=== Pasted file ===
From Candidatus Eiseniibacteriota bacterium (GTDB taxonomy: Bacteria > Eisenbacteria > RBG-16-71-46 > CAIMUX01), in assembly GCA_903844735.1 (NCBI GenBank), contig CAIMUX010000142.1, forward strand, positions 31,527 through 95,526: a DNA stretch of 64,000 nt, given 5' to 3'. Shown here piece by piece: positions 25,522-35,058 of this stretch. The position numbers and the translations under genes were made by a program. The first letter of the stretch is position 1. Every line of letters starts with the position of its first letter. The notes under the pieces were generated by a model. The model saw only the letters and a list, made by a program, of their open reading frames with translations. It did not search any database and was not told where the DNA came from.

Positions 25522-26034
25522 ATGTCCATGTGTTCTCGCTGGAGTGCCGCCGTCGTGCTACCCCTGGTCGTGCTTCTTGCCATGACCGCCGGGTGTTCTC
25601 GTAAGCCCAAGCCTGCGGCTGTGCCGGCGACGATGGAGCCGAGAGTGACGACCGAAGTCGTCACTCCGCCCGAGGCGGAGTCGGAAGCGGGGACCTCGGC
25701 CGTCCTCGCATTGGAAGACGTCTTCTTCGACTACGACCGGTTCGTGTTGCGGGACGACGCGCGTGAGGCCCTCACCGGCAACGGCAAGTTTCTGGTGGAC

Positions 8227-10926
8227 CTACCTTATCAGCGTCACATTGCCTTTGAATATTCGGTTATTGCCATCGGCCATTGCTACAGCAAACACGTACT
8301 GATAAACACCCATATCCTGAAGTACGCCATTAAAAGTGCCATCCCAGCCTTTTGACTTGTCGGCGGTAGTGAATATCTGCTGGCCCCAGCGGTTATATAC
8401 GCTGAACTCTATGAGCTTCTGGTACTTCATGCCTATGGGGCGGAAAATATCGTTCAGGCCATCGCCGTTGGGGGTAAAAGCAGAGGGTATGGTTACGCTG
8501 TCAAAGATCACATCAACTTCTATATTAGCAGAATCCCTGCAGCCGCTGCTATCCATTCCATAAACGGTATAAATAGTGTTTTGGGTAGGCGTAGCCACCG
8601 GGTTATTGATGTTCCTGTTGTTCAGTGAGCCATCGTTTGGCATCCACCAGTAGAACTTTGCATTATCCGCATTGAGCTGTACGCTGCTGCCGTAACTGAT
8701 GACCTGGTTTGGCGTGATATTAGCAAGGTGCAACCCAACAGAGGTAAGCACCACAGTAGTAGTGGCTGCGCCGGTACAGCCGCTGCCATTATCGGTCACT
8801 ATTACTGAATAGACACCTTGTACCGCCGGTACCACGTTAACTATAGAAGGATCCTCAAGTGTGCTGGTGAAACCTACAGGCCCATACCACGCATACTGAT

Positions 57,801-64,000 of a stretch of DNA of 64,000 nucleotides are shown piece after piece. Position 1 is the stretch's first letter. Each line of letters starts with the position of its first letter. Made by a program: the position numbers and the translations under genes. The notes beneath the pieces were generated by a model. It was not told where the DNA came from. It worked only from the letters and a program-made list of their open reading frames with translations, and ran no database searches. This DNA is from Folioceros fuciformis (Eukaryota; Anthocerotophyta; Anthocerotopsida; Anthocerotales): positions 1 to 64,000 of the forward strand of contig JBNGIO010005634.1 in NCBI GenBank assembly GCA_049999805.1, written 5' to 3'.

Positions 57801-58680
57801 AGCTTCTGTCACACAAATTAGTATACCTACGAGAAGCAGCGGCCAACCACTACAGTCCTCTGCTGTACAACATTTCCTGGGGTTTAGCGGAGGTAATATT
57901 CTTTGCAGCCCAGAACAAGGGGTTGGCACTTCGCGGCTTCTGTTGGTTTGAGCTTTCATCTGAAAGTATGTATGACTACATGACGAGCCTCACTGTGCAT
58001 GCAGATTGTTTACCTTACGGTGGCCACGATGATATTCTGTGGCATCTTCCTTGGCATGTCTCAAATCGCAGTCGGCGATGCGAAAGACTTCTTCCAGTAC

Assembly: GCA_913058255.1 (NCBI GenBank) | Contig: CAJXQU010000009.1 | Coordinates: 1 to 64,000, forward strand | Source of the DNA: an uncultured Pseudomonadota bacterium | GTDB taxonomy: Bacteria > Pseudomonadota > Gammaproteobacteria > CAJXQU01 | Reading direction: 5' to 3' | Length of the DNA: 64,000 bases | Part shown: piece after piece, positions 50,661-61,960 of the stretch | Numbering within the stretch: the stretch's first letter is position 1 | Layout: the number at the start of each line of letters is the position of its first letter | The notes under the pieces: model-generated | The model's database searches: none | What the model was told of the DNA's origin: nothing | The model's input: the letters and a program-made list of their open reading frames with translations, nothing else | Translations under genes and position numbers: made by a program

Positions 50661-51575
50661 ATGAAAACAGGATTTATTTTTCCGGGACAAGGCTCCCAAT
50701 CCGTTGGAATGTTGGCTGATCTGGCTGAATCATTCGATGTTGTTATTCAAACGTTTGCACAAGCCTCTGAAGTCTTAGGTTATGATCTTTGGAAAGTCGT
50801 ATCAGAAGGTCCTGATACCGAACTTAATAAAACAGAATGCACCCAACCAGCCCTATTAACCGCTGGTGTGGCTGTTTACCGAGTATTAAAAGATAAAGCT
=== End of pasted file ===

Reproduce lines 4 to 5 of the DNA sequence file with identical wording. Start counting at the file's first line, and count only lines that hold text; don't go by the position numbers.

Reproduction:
25601 GTAAGCCCAAGCCTGCGGCTGTGCCGGCGACGATGGAGCCGAGAGTGACGACCGAAGTCGTCACTCCGCCCGAGGCGGAGTCGGAAGCGGGGACCTCGGC
25701 CGTCCTCGCATTGGAAGACGTCTTCTTCGACTACGACCGGTTCGTGTTGCGGGACGACGCGCGTGAGGCCCTCACCGGCAACGGCAAGTTTCTGGTGGAC